Now King Hiram of Tyre sent envoys to David, along with cedar logs, stonemasons, and carpenters, to build a palace for him.
I. THREE THOUGHTS CONCERNING DAVID'S ACTION. We judge:
1. That he was wise in building himself a royal mansion. (Ver. 1.) It would be likely to give an aspect of stability to his throne, and thus add to the security of his position. It was due to his family that they should have the full benefit of his exaltation. It was wise to make domestic life as attractive to himself and as honourable in the eyes of his people as he could make it appear. By taking greatest pains, and even going outside the limits of Israel to furnish himself with a "house of cedar," David was doing the wise and right thing.
2. That he was foolish and wrong in multiplying the number of his wives. (Ver. 3.) He departed from God's intention, if not from his positive precept, when he "took more wives" at Jerusalem. He availed himself of his royal position to do that which was unbecoming and inexpedient as well as at variance with national usage. It was in accordance with the promptings of the flesh, but out of accord with the teachings of his better judgment.
3. That his error outweighed his wisdom. Better far the humble structure with one family dwelling therein in harmony and love, than the imposing mansion wherein dwelt domestic jealousy and strife. David's after history only too sadly proves that he laid the foundation of his worst troubles when he "took more wives" to his royal palace and converted what would have been a happy home into an intriguing harem. His folly outweighed his wisdom. We turn to regard -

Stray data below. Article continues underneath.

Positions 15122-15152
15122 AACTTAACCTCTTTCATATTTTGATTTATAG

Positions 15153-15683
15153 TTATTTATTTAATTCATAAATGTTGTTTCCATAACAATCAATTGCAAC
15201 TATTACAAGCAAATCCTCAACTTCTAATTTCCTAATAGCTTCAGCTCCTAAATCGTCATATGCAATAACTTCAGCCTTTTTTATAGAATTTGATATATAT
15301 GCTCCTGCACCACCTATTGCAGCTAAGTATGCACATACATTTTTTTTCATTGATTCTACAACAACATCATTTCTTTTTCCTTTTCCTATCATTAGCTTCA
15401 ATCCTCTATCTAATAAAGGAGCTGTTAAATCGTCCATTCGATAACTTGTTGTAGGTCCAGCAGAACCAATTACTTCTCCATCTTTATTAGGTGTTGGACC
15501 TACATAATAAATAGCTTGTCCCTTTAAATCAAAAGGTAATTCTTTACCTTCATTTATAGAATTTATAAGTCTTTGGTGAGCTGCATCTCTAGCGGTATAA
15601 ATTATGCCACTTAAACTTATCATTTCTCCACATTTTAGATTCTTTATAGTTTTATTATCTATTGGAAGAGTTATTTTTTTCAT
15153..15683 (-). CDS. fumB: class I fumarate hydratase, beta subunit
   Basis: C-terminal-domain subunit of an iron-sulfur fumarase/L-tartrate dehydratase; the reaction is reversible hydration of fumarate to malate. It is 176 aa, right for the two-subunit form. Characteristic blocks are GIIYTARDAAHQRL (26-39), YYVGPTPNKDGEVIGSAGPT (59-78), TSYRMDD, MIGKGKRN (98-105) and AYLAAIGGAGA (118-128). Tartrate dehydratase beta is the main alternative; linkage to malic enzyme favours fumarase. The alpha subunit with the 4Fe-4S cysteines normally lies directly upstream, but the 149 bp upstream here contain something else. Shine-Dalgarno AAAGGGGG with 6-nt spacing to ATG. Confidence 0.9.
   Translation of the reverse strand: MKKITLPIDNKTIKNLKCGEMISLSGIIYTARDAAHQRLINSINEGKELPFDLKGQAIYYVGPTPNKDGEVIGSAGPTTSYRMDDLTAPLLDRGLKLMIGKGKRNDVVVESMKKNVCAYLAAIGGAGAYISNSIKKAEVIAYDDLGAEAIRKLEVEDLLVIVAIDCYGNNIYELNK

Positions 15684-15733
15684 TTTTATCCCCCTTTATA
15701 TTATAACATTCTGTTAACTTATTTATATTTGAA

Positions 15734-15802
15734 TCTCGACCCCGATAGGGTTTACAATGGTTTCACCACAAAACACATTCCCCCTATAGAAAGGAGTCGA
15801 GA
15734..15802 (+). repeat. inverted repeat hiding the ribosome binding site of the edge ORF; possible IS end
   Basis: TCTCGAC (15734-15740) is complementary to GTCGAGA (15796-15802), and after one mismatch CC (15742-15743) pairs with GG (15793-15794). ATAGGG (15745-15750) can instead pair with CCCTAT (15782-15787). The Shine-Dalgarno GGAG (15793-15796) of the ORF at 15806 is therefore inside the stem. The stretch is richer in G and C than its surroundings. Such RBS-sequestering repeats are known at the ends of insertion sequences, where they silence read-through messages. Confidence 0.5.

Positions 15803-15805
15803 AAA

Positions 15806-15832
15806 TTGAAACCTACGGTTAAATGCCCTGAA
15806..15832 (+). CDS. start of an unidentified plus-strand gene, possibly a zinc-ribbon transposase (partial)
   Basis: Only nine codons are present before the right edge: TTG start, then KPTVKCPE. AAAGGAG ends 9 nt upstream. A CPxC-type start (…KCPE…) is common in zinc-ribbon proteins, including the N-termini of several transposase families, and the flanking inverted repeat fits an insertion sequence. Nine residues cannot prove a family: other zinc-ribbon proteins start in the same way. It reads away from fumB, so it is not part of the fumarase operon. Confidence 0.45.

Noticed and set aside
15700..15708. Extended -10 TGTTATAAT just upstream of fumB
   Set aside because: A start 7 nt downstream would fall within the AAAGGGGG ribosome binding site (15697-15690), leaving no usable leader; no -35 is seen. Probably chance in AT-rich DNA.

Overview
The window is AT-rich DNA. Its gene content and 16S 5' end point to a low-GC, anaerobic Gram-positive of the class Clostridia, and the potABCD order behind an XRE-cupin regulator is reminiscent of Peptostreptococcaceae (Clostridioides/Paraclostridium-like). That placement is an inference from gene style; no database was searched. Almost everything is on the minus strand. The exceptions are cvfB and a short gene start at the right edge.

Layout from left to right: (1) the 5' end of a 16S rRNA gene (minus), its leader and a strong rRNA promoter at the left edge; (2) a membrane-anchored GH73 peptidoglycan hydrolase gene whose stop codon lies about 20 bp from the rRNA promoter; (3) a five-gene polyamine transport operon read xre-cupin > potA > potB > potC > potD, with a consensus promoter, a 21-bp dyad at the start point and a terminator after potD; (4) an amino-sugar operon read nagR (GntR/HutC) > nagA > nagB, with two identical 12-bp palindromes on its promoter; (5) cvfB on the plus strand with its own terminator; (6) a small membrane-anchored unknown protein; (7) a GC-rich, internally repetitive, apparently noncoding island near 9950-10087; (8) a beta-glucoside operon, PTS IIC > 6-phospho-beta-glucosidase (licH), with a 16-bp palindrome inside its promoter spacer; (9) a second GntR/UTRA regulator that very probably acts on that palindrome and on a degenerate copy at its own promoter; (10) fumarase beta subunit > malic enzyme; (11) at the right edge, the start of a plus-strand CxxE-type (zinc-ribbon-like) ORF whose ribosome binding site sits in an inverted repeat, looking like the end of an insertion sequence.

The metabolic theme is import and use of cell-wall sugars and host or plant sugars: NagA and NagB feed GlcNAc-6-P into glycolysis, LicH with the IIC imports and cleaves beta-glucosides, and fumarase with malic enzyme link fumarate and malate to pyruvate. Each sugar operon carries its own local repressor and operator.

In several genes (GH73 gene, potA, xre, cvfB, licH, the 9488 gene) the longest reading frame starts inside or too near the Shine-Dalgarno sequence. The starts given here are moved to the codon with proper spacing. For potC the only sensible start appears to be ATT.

II. THE APPLICATION OF THESE THOUGHTS TO OURSELVES. And we conclude that the wise Christian man will:
1. Spare no trouble to provide an inviting home. The Christian home is the hope of the world. As it becomes more extensively the centre and source of piety and purity, of righteousness and wisdom, so the kingdom of God will come on the earth. Therefore let the Christian home have everything about it that is attractive; let it be strong and beautiful; let all labour and care be expended on it that it may have all possible things to please the pure eye and gratify the cultivated taste.
2. Put all needful restraint on himself. He will not merely not "take more wives" - refrain from that which is positively disallowed by the society in which he moves - but guard himself against all indulgence which will injure his influence at home or leave a stain on his reputation outside.
3. Remember that one serious mistake may mar much good. As David has certainly lost something of the lustre with which his name would otherwise have shone, and now exerts somewhat less of power than he would otherwise have wielded, because he did not adhere to true domestic morality, so shall we inevitably and irrecoverably lose weight, influence, usefulness, as well as peace and gladness of heart, if we make any one serious mistake in the ordering of our life. This is true of the choice of our vocation, of the selection of our friends, and (more especially) of the decision we make as to the lifelong alliance of marriage. How many have cut their joy and usefulness in twain by one sad error here! How needful in this respect, above most other matters, to act not on impulse but conviction, to ask the guidance of the Divine Friend, to act as those who are responsible for all the great choices of our life! - C.
Now Hiram king of Tyre sent messengers to David.
I. AN INSTANCE OF TRUE FRIENDSHIP.
II. AN ILLUSTRATION OF HUMAN AGENCY IN THE SERVICE OF GOD.
III. A PROOF OF GOD'S PROVIDENCE.
1. In Hiram's conduct.
2. In David's accession to the throne.
3. In the honour and extension of David's kingdom.
I. THE PROVIDENCE OF GOD IN THE EXALTATION OF A GOOD MAN.
II. THE INFLUENCE OF A GOOD MAN UPON OTHERS WHEN THUS EXALTED. Men pay homage to moral worth and holy life. This power every Christian may possess and wield.
III. THE DESIGN FOR WHICH GOD EXALTS A GOOD MAN (2 Samuel 5:12). Not for themselves, but for others are men enriched and honoured.
3. Nations.Lifts up above:
(J. P. Lange.)
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